This diagram shows how your air circulation system should handle the dry ice test (left). As illustrated, the dry ice vapor should be lifted away from the pool water, into the air and out the ventilation system. If the vapor lies still over the water (right), you have a problem. For a closer look, click on the image.
Ever enter the natatorium and get hit with complaints about smelly air in the pool area? Many operators assume the problem is just with the water without considering the more obvious problem: air circulation.Maybe that’s because operators know how to check the water, but are a little less sure how to check their air distribution.
Here are some common-sense ways to see if you have a problem. Remember, it’s a good idea to record your results and videotape the testing if possible.
First, make sure the air system is on and operating correctly. Find out how many air exchanges your system can produce per hour. The formula for air exchange is the total cubic feet per minute divided by the volume of the indoor space multiplied by 60 minutes per hour. Air exchanges should be between four to eight per hour. (See ASRAE 62-1989 for other related rates.)
If possible, check the following using accurate measuring devices under both extreme summer and winter conditions: Relative humidity should be within 50 unoccupied to 60 percent occupied in the summer, and 50 to 55 percent unoccupied and occupied in the winter, depending on outside air conditions — that is, temperature and dew point. It’s a good idea to check this in different areas of the facility to learn if the reading is consistent. Next, check the airflow at water level using an anemometer to discern if you have airflow there. This should be anywhere from 30 to 50 feet per minute.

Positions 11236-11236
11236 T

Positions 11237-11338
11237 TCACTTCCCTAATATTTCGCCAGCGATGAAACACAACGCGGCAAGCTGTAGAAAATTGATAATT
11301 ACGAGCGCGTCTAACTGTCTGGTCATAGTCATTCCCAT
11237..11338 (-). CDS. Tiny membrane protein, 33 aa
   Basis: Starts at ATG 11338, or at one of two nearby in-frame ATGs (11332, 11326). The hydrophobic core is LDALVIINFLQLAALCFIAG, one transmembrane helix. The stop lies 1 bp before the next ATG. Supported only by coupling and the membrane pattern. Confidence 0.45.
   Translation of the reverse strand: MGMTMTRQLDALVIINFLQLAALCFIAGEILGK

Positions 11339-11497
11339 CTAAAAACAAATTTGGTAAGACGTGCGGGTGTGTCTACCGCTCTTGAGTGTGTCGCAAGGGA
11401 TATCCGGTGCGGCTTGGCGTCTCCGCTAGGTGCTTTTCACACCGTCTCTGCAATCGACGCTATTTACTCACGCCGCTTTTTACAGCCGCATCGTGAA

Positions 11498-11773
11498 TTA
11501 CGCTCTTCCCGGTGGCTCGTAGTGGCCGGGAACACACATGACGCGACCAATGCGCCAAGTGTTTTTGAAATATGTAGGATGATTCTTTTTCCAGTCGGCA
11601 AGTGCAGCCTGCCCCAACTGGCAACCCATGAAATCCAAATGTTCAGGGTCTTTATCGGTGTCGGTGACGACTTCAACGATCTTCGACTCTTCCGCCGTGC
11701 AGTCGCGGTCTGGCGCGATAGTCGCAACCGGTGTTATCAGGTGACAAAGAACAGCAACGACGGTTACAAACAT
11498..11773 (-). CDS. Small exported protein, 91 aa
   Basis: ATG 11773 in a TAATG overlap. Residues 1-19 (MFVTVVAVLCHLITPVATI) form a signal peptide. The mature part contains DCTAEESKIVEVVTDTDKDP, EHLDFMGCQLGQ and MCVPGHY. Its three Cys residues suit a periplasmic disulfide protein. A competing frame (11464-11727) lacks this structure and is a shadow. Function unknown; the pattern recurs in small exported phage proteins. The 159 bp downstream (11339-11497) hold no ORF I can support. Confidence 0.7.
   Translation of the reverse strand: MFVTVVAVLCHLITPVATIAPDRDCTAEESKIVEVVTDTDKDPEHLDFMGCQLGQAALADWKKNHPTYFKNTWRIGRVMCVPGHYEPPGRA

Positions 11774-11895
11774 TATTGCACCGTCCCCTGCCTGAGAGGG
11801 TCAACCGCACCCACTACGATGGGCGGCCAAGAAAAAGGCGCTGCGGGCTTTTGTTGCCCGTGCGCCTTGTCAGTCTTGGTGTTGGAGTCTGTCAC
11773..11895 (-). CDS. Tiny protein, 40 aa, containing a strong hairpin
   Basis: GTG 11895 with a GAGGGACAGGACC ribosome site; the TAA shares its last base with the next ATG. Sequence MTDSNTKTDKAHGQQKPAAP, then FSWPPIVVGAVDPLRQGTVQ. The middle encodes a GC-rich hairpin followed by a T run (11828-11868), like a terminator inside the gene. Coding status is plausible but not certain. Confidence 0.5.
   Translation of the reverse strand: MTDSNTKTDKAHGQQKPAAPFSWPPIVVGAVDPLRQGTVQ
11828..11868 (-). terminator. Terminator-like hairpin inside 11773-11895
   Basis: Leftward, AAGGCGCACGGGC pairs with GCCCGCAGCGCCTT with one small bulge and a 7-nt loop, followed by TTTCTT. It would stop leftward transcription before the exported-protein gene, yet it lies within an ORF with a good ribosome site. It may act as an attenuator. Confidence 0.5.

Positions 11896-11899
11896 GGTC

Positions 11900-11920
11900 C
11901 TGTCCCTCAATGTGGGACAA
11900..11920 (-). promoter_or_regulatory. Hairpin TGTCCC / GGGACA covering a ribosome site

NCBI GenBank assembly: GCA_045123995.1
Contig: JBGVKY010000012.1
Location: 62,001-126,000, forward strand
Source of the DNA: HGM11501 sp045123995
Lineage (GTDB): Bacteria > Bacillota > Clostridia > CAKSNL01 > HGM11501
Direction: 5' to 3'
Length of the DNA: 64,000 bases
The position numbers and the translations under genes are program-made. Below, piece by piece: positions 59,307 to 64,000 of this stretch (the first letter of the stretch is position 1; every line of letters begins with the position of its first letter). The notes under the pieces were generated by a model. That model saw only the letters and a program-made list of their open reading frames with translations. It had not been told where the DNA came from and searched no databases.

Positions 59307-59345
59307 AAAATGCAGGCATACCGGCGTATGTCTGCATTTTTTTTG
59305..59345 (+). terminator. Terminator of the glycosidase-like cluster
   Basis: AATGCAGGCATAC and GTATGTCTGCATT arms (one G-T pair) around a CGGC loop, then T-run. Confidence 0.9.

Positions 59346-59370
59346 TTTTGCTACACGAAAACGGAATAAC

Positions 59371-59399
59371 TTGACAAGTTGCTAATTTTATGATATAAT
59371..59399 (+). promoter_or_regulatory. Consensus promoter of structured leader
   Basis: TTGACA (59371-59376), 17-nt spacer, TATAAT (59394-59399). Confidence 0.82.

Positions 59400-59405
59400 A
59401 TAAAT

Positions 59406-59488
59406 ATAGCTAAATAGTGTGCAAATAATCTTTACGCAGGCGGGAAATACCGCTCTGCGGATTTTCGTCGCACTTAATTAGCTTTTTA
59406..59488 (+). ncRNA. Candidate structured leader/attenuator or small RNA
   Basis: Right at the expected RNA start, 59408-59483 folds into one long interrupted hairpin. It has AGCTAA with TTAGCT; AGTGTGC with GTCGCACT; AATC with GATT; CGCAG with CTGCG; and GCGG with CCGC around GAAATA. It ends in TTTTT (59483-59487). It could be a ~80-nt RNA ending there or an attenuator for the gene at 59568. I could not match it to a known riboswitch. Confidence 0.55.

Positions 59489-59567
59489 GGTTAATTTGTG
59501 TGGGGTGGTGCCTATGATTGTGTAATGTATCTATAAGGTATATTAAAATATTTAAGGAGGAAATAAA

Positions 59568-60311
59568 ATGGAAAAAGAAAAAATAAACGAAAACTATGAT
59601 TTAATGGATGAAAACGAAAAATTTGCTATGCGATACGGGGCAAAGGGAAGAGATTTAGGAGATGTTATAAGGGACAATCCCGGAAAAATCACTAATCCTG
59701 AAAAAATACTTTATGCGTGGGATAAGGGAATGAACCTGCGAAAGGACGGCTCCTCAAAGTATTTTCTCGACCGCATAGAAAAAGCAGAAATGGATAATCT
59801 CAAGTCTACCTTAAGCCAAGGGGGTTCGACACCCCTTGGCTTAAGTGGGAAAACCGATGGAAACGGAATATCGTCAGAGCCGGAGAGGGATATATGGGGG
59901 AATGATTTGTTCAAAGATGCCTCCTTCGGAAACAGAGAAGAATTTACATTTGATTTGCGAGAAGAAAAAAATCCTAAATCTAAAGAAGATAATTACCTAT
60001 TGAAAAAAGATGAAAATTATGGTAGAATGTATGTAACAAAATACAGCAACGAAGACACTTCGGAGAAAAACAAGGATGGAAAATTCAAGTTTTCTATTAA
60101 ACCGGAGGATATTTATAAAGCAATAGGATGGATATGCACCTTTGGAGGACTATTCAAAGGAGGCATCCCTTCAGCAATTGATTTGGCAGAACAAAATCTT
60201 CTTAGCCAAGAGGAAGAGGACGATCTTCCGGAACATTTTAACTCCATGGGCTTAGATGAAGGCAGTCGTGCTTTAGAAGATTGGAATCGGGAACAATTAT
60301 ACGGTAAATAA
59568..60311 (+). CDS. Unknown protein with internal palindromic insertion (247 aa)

After that, check your indoor air temperature to see if it falls within acceptable parameters (usually about 2 to 4 degrees warmer than the highest pool-water temperature). Finally, check how far the supply air diffusers are from the pool water and where the return air is located. You may want to take some pictures of these points for future reference.
After you’ve checked all of those things, it’s time to see if your system is moving air properly. You’ll want to do this part with the building closed during nonoperating hours. Call the fire alarm/smoke alarm service, and be sure to turn alarms off. Next, take a block of dry ice and place it in a bucket, of course, using safety equipment. Now place the bucket slightly into the water’s edge. It should fog. If not, place very warm water over the dry ice. Walk the fog along the pool edge and monitor the air pattern the fog creates. If it just lies flat and does not move, you have no airflow. If it is somewhat lifted up and is moving out by the air exhaust system, you have good airflow.
Airflow off the water is important because when chlorine is introduced, it creates an invisible off-gassing byproduct. Many other halogens and sanitizers do the same. The off-gassing usually is removed with a good air system. A good air system also provides plenty of oxygen for sanitizers to burn up chloramines. Without adequate airflow, chloramine-laden air hangs low and doesn’t move. This leads to complaints about itchy skin around goggles, or body and respiratory problems from exposure.
Now that you’ve determined air movement at water level, stop the process and monitor the air higher than 2 to 6 feet above the water. How long does it take for the fog to be removed from the natatorium? It needs to match your air exchange rate (figured earlier in the formula).
The general rule for space temperature is 2 to 4 degrees above the water temp. Sometimes poor air movement is caused by stratification. The process is complex in nature, but simply put, the heat source and the airflow must reach the intended area and not form plumes or layers in the space itself. If your air is stratifying, you may need to call an HVAC professional and have the building evaluated.
Finally, when you’re through, don’t forget to call the fire alarm system back into service.